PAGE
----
Cruising Plans Are Written In Sand At Low Tide
05 December 2017
Monday was cloudy. We left our Vero Beach mooring at 8:00 a.m. We watched a line of squalls move inland from the ocean. We were just on the edge most of the day but they finally caught up with us. It would pour and then the sun would come out. This happened over and over all afternoon. We had a nice chat with SV/Extasea from Deltaville. They called us on the VHF after following us through the bridge at Fort Pierce. They are going to the keys and then up the gulf coast. Of course, it poured just as we reached our anchorage at Hobe Sound at 2:30 p.m.. Carl went out in the rain to drop the anchor. Then the sun came back out. For dinner I got creative with left overs. I had chicken left over from chicken salad that I made for lunch yesterday. I added basil pesto to the chicken and served it over seasoned diced tomatoes, and all over rice with a little mozzarella melted on top. It was pretty tasty. It clouded back up before the sun set. One last look outside before going to sleep revealed the super moon peaking out from behind the clouds.
The moon was shining in every port hole as we swung on the anchor last night. The skies had cleared and it was a beautiful morning. Just a few clouds hanging around, but no rain. We listened to Chris Parker on the SSB radio this morning. It still sounds like tomorrow will be a good day for crossing. We left the anchorage at Hobe Sound at 8:25 a.m. I enjoyed the tour of houses from here to Palm Beach. I love the Spanish style architecture with the archways, balconies, columns and tile roofs. These "mega houses" have manicured lawns filled with bougainvillea, hibiscus and infiniti pools. There are six bridges along this stretch. They are all close together (one to three miles apart). Two are on demand but the rest are on schedules of every hour, half hour or quarter hour. The Jupiter Federal bridge was unable to open due to maintenance. So we just motored back and forth for about 15 minutes or so. We got an extra look or two, or three at the Jupiter lighthouse and inlet, so I took pictures. Finally we are through all of the bridges and are at our final anchorage before going offshore. Lake Worth is a large anchorage near the inlet and a popular staging spot for vessels going to the Bahamas. It is a busy area just inside the inlet with coast guard vessels, tug boats pushing barges, working dredging barges and mega yachts. We made our way through and found a spot to anchor at 12:22 p.m. It seemed like the longest day ever! We are glad to be anchored. The hatches are open with a wonderful breeze blowing through and we are listening to Frank Sinatra on Sirius after lunch. We will run our jack lines and pack our ditch bag this afternoon.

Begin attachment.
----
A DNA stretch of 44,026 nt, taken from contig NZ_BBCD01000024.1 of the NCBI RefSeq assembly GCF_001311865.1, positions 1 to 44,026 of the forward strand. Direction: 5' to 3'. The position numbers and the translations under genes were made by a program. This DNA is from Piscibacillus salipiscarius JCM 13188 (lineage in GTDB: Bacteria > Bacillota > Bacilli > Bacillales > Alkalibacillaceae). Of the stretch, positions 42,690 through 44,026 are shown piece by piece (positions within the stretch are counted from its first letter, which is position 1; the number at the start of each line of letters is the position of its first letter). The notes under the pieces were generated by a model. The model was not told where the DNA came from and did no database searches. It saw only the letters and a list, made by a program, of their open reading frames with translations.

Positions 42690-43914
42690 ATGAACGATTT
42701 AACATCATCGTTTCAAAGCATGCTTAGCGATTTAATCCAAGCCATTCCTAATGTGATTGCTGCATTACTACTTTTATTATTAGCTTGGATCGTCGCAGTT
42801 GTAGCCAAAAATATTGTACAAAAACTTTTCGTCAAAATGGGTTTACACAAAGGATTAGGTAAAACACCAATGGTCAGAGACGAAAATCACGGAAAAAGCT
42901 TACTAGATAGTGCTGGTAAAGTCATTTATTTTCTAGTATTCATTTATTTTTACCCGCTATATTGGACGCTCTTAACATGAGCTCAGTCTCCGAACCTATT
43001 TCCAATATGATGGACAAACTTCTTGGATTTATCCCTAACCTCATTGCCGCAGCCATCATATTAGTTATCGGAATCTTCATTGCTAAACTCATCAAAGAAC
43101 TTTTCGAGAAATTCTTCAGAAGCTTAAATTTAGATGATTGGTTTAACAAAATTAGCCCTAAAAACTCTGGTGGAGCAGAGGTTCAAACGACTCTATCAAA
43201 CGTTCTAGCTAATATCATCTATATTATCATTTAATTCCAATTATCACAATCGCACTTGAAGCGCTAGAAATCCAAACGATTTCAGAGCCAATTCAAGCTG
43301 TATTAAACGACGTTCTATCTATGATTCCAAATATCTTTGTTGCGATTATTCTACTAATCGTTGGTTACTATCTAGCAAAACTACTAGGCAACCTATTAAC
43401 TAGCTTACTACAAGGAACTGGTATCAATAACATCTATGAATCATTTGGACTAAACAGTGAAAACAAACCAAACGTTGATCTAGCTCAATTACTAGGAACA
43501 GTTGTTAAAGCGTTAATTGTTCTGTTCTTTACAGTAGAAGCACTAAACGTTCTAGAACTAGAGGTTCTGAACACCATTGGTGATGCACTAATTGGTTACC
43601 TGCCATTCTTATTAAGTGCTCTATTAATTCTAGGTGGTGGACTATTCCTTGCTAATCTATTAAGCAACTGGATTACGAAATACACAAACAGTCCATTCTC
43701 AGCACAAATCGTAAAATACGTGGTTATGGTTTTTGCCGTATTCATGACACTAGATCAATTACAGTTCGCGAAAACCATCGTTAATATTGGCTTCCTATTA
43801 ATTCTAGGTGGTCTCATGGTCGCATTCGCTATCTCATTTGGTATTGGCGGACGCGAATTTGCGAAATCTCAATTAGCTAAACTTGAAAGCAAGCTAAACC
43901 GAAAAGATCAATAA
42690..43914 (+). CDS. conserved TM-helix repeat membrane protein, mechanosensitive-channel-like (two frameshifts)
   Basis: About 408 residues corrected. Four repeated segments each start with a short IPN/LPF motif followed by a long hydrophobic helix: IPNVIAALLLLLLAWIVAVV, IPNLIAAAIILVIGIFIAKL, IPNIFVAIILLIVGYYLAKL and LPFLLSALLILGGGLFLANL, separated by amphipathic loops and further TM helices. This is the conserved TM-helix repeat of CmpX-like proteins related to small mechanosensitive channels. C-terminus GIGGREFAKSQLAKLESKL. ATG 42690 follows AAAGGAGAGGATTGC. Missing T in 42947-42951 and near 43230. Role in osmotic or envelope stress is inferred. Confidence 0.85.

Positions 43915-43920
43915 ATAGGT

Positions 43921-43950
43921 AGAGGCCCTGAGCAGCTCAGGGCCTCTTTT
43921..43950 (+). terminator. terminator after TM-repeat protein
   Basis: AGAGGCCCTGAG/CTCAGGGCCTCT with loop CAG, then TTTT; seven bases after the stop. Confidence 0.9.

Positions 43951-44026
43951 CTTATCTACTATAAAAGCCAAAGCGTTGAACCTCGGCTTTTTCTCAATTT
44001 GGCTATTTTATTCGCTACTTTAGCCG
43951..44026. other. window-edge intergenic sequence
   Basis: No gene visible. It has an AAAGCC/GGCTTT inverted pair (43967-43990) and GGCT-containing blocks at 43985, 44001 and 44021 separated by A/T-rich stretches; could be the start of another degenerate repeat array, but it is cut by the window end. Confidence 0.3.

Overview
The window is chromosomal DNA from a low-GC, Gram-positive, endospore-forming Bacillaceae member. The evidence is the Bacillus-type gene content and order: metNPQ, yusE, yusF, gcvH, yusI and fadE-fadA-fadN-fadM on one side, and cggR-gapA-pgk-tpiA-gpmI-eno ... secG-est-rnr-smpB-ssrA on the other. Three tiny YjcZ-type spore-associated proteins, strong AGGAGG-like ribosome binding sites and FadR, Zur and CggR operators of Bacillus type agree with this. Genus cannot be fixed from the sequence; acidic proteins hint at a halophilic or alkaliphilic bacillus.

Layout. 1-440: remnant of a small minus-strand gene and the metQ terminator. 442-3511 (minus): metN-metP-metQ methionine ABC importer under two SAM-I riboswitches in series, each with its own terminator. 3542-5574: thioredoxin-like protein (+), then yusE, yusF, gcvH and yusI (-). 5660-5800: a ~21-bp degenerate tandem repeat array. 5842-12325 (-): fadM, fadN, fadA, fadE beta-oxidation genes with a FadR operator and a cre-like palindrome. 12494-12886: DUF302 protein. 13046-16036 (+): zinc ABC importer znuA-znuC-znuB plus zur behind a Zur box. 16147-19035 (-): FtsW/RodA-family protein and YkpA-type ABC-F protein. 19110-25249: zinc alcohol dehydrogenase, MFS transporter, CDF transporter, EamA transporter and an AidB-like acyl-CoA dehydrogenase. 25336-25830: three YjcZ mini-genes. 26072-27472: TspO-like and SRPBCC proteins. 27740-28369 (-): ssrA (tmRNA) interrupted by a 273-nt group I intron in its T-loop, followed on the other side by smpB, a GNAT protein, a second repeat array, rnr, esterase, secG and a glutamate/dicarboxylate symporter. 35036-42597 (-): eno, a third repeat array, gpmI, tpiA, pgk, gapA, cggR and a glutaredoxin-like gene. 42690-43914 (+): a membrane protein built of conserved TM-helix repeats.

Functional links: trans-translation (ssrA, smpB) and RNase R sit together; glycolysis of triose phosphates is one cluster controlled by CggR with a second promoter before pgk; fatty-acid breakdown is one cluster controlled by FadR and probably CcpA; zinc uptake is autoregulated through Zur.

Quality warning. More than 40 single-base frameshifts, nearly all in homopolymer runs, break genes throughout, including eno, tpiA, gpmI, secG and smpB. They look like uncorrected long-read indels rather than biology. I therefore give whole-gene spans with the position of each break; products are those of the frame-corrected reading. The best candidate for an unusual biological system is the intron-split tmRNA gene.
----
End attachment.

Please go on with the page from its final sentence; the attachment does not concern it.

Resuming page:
Someone once said " Cruising plans are written in sand at low tide". Oh how true! Our plans are still to leave Wednesday, but we moved our departure time from 2 a.m. to 6 a.m. to wait for slack tide. We are leaving ahead of a cold front and want to take advantage of good weather while we have it. That being said, we may not stop in West End, but continue on to Green Turtle Cay. But remember, "cruising plans are written in sand at low tide."